Even though the state constitution doesn’t require a referendum on local electoral changes, it is common practice in North Carolina, she said. “There are plenty of examples of where the legislature forced changes on people and still didn’t take away their referendum right.”
Like the case in Greensboro, in which a ruling is still pending, Asheville is clearly being singled out, she said.
“Where you run into constitutional issues is where you give (a referendum) to the cities but then decided for arbitrary reasons only retract that right from one or two places,” Riggs said.
“There is no explanation of why the citizens of Asheville ought not be able to exercise the right afforded to every other citizen of a municipality in North Carolina.”
Attempts to redistrict will also be difficult because of the growth in the city since the last census on which the districts are to be based. The population estimate for the city as of July 1, 2015 is 86,789 up from 83,393 in the 2010 Census. The state demographer’s office has suggested this number is too low and released its own 90,918 estimate for the city’s population in 2015. A new federal population estimate as of July 2016, is due in May. But an actual census, rather than an estimate, has to be used in creating districts. If the population in one part of the city has grown or declined significantly relative to other parts of the city, any districts drawn right now could be off substantially.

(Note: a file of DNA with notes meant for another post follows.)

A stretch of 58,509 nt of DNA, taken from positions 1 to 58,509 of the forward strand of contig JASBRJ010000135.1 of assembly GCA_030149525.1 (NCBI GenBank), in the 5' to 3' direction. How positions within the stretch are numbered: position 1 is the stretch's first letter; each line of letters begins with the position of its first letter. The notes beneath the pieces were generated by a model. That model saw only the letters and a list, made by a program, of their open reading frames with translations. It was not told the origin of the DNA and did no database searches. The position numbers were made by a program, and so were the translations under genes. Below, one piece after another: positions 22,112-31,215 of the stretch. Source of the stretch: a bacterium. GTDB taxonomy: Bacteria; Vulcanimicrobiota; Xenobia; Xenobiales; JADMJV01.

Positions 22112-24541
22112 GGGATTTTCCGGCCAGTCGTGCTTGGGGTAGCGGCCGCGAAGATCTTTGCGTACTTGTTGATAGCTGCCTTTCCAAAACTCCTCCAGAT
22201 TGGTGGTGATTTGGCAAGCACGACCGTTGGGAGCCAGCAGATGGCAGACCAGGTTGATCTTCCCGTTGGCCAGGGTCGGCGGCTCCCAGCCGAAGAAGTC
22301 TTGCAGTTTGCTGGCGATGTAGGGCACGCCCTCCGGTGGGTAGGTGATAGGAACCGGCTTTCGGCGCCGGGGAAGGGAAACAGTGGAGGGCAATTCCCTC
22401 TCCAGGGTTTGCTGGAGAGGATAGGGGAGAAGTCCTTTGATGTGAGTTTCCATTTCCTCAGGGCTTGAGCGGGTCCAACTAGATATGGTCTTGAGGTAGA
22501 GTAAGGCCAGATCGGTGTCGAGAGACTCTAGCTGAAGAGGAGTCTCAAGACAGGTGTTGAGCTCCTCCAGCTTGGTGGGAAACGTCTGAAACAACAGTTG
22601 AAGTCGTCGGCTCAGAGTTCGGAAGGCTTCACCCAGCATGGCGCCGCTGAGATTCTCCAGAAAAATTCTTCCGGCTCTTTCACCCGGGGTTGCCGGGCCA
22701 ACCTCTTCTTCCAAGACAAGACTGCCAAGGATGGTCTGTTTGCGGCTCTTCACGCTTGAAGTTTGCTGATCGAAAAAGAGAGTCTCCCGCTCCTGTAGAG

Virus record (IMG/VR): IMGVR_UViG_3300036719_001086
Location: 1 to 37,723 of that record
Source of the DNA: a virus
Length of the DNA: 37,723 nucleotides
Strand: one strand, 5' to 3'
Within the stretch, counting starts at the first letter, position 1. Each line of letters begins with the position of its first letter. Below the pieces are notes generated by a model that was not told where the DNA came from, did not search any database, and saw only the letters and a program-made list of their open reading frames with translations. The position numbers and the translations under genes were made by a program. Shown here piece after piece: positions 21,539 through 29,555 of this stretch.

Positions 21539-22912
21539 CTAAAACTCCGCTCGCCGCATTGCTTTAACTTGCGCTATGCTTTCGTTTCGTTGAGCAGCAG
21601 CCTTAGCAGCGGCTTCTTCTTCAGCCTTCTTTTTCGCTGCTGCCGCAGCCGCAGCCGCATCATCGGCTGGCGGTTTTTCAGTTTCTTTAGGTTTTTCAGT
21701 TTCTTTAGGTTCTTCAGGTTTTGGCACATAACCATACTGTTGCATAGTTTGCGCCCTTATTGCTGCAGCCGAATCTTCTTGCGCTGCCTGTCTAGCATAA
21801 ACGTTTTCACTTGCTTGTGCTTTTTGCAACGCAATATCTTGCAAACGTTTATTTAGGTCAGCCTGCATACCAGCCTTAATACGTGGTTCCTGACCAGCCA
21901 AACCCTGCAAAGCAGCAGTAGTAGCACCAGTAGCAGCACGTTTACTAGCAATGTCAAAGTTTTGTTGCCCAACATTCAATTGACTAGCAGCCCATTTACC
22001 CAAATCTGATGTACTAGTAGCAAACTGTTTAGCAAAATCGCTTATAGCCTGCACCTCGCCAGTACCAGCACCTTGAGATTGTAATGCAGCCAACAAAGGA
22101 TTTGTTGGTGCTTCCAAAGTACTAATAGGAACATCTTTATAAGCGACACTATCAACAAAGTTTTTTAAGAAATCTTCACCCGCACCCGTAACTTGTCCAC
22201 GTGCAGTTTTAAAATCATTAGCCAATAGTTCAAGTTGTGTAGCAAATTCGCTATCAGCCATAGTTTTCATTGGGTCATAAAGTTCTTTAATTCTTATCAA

Riggs said it is likely impossible for the city to initiate a new census to achieve fairer districts, a process that is both expensive and time consuming, and still meet the deadline in the bill.
“Essentially they’re forcing the city to redraw with numbers that are bad,” Riggs said.
Even without the constitutional issues, she said, the bill puts Asheville among a rare group of cities and towns in the state.
“A very small fraction of municipalities statewide elect their city council members from single member districts alone,” she said. “This takes Asheville out of the mainstream. It’s very inconsistent from traditional conservative principles that the folks on the ground know best.”
Asheville Mayor Esther Manheimer said the city is exploring its options as it moves ahead with citywide polling approved by the council to determine whether to hold a referendum on district elections.
Manheimer said the council has yet to discuss the issue and meet with legal counsel.
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She said the city’s attorney is reviewing how the council would have to draw the districts should it opt to comply with the bill, but is also looking at what legal course the city might take in the event it doesn’t want to comply.
For now, she said, there are all kinds of questions on how the council could move forward.
“One question is if Asheville elects to draw the districts themselves, then who draws them?”
Manheimer, who worked on redistricting issues when she was a legislative staffer, said the city could assemble an independent redistricting commission to do the work, rather than having a sitting city council do it.
Another issue of concern is how the districts will affect the city’s African-American residents. Although Asheville, unlike both Wake and Guilford counties, is not in one of the counties in North Carolina designated in the federal Voting Rights Act, the city still has to respect its principles.
For now, Manheimer said, the city is entering into the process knowing that the bill has a much better chance of becoming law than it did last year.
The opportunity to draw its own districts may help the bill clear objections raised by conservative Republicans last year, she said.
Despite that option for local input, she said, the bill still is a legislative mandate requiring specific changes.
“It still requires the six districts,” she said. “There’s not a lot of flexibility in that.”